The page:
Djoko Prihanto, Surbana Urban Planning Group deputy managing director, said: "They have heard how we transformed from Third World to First World in one generation. They want that and they want that faster."

The continent is hungry for success and is open to foreign investment.

Djoko added: "They are still very open and flexible, like Asia 20 years ago. Markets there are less saturated than in Asia."

Urban planning, infrastructure development, infocomm technology, consumer products and vocational education are among the areas that Singapore can contribute to, said IE Singapore.

Lim said: "We see South Africa as a good starting point for Singapore companies to engage Africa. Companies interested in Africa must do their due diligence both in terms of business operations and personal safety."

The influx of mainland Chinese there in recent years means the Africans are becoming more familiar with talking business with Asians, and finding Chinese food there is a breeze.

Entertaining clients is simpler there than in Asia, said Cher.

He said: "We just treat them to a meal. There's no need to take them to the pubs."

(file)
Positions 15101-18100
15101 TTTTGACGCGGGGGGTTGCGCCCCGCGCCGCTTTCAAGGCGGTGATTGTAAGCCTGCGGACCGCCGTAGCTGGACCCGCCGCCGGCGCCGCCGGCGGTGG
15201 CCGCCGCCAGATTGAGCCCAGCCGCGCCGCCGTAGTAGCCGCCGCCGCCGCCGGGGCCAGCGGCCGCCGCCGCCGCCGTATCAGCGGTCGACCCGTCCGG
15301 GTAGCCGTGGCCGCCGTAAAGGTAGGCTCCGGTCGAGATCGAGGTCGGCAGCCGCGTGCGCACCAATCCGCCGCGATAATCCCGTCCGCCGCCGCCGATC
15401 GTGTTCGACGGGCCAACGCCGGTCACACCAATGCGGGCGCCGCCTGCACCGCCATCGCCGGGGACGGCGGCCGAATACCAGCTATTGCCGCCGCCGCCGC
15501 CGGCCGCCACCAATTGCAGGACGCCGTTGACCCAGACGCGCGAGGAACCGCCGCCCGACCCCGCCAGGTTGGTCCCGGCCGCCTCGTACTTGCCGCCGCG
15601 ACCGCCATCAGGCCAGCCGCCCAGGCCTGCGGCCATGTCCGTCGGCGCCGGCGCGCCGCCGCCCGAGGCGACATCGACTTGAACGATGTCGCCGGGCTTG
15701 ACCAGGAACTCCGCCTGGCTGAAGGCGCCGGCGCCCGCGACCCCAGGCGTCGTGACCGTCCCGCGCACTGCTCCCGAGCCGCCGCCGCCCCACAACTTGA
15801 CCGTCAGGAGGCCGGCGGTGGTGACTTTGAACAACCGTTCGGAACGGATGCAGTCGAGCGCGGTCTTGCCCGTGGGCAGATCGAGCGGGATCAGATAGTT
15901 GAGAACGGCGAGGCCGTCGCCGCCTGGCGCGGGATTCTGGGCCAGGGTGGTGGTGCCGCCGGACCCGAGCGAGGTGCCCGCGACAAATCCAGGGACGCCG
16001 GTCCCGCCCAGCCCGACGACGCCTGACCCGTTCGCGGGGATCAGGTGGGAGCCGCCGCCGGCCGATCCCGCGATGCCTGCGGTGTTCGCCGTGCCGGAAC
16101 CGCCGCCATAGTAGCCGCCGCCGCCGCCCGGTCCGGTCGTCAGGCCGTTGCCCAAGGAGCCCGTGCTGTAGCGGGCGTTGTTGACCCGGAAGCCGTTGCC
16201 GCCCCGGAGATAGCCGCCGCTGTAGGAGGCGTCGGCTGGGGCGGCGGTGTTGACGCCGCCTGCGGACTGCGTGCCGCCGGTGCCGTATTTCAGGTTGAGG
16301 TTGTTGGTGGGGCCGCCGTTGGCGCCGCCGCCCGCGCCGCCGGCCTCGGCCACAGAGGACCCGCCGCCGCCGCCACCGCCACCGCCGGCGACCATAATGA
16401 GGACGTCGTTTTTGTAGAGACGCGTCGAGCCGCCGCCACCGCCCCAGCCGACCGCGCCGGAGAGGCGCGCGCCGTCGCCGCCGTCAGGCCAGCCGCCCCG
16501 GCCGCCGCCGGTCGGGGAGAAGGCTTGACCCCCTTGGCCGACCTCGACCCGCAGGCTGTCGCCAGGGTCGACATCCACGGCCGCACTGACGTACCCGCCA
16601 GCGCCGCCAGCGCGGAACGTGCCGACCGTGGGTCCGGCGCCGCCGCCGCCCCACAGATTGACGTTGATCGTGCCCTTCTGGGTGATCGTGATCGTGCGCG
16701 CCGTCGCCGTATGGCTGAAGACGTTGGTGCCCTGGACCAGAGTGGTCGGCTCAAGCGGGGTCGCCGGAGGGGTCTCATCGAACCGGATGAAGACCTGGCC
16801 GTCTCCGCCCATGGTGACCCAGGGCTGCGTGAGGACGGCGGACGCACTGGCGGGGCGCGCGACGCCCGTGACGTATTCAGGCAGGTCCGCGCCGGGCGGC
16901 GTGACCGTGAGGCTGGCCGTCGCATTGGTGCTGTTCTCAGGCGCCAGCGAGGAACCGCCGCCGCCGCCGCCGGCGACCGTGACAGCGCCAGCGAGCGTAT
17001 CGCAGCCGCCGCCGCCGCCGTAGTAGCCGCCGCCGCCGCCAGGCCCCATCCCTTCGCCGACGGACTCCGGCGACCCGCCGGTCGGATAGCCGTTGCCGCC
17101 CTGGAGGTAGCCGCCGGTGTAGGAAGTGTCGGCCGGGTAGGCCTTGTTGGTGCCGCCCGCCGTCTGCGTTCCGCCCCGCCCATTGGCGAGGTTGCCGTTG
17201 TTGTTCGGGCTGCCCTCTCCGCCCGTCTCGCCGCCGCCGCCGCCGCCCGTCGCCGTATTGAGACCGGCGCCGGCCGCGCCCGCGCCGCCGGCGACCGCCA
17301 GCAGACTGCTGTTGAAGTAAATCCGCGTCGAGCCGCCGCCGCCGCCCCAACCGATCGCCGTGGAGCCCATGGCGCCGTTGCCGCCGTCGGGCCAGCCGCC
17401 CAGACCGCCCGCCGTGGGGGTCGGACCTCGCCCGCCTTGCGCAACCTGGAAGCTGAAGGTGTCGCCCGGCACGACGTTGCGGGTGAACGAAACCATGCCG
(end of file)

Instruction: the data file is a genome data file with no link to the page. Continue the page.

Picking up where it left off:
Several Singapore companies have already done well there. They said finding a reliable local partner is key.

One of them is publisher Marshall Cavendish, whose maths school textbooks have been approved by the authorities for use in South Africa.

Its head of publishing Lee Fei Chen said: "The government department people there are hungry for changes. They want to progress and they are willing to put in the money to invest in the country's progress."

Learning to adapt the materials so that they are more familiar to the South African children was key.

She said: "In Singapore, we would feature cats and chickens. In South Africa, we used giraffes instead."

With opportunities also come obstacles.

Hygiene and a lack of proper sanitation are examples, especially in the more undeveloped countries.

Information technology company CrimsonLogic's business director for Middle East and Africa, Mike Yap, recalled having to brush his teeth and shower with mineral water when he went to South Sudan. He said: "That was an extreme case. I made sure I did minimum showering, just once a day, express style."

One must also be prepared for rapid leadership changes.

Yap said: "In one country, they suddenly did musical chairs with all the permanent secretaries overnight, and the next thing we knew, we had to work with a new key stakeholder."

He added that companies should take note of the political situation there, and that the most stable period is usually one to two years after an election.

Another issue is security.

Djoko said: "When we travel around in Angola and Nigeria, the clients will provide us with a driver and armed bodyguard. Safety is still an issue in some countries."

Kheng Keng houses its staff in gated residences in upmarket areas. They clock in and out via a punchcard machine.

Cher explained: "It's not to control their movements but to make sure they reach home safely."